Date of Publication
Background: The utilization of mammography has been shown to be lower in socioeconomically disadvantaged groups, which includes the African refugee community in Vermont. Mailed letters, telephone reminders, and massive media campaigns have proved ineffective at increasing rates of mammography screening in socioeconomically disadvantaged populations. However, a promising method to increase mammography screening is the use of peer educators to conduct home visits or group educational sessions. The Association of Africans Living in Vermont (AALV) has trained peer educators from the African community, known as Lay Health Educators (LHEs), to help increase mammography screening in this population.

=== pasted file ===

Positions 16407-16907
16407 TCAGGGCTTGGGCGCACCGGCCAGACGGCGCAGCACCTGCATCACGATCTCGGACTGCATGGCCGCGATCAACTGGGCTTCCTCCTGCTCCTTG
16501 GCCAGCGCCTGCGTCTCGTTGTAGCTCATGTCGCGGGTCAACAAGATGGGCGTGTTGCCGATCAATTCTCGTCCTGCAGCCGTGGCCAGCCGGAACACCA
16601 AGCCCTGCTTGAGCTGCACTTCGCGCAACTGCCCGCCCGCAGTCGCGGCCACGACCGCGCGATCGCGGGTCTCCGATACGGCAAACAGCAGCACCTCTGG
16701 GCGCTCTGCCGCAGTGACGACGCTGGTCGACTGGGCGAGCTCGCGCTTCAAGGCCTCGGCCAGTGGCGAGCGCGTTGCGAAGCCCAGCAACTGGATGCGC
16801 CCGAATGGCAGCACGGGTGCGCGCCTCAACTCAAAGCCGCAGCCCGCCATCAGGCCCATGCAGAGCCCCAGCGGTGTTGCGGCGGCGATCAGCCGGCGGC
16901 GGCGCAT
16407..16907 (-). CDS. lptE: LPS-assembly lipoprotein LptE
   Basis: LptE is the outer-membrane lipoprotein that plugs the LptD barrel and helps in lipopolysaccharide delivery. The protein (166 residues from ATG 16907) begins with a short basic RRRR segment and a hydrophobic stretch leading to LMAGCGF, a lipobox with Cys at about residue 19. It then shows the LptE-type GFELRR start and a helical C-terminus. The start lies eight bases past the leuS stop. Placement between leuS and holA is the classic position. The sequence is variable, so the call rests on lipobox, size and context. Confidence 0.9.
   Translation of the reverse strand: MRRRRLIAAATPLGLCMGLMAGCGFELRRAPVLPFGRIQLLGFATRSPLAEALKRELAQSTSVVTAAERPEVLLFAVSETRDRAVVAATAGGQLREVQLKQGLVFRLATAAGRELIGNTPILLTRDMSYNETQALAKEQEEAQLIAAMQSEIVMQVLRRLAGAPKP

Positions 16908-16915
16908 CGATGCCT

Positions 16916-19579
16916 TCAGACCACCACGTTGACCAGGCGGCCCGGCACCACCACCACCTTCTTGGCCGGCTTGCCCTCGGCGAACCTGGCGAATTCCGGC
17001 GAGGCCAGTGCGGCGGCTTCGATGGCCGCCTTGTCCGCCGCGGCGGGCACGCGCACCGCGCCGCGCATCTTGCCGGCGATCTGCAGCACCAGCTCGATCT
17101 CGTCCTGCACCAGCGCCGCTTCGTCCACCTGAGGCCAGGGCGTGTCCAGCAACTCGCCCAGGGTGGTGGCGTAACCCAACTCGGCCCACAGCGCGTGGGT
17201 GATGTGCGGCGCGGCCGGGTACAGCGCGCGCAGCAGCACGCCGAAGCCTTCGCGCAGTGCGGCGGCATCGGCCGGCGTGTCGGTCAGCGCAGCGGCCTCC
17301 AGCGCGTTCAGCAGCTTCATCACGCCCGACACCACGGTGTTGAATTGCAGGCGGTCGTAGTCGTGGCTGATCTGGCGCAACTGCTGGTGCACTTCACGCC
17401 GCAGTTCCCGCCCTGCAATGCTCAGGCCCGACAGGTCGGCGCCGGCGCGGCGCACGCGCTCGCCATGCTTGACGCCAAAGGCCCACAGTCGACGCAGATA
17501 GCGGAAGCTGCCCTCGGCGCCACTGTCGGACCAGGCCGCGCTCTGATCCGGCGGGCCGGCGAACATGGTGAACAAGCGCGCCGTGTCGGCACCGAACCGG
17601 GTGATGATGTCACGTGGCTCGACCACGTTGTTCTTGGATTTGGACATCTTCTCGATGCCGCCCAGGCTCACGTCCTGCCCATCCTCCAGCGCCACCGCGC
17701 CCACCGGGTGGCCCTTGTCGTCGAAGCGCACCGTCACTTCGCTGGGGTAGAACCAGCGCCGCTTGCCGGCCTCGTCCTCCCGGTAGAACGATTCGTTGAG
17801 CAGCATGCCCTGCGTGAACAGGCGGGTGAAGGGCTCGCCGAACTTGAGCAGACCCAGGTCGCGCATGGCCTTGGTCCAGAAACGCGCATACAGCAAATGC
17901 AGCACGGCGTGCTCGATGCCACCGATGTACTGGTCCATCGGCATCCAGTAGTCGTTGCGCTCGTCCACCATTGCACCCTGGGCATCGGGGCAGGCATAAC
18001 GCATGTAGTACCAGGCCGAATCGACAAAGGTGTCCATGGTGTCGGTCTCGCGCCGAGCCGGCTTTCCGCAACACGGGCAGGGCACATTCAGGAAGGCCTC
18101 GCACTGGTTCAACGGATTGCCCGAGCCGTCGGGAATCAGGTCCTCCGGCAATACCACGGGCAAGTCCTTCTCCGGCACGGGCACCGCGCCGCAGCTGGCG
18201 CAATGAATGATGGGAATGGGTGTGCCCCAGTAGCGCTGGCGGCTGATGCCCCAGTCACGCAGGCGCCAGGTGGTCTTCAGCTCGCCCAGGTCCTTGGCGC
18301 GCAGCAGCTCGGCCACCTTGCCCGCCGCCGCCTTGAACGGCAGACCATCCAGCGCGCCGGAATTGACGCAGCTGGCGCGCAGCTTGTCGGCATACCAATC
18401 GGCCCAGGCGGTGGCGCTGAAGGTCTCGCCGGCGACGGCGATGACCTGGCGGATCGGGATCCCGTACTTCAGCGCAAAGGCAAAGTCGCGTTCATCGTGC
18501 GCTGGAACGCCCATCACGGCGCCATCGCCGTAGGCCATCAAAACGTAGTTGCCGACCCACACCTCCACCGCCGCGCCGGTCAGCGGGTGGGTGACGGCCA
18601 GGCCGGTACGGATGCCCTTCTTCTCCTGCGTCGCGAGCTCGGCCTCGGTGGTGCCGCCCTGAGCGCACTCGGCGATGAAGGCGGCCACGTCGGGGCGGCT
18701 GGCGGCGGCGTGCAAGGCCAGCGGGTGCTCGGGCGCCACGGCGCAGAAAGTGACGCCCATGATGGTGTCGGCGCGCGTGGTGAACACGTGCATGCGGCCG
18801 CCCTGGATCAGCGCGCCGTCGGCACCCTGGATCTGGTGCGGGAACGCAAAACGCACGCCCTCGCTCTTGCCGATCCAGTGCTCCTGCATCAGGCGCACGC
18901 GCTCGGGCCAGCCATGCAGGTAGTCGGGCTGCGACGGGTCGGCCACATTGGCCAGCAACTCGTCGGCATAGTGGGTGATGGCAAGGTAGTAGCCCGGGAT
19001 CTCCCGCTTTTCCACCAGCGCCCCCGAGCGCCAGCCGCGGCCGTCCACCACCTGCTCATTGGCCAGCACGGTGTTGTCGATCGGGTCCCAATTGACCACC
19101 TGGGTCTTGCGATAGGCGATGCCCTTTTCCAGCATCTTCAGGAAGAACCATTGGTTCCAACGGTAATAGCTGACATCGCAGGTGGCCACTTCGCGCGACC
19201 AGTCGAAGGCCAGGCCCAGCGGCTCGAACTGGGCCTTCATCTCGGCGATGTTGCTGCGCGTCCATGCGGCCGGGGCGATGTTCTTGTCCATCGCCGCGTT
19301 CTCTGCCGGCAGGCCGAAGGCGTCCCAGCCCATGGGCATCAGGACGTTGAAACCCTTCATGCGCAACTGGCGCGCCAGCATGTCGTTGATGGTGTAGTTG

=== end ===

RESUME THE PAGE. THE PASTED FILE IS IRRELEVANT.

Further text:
Tania Bertsch, MD, University of Vermont College of Medicine
Debbie Dameron, MSPH, American Cancer Society
American Cancer Society
Access to Health Services, Cancer
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This work is licensed under a Creative Commons Attribution-Noncommercial 3.0 License
Beardsworth, Erin; Davidson, Kelsey; Fanous, Andrew; Gordon, Rebecca; Kilonzo, Brian; Leader, Isaac; Shen, Jason; Bertsch, Tania; and Dameron, Debbie, "Identifying Best Practices Among Lay Health Educators" (2009). Public Health Projects, 2008-present. 31.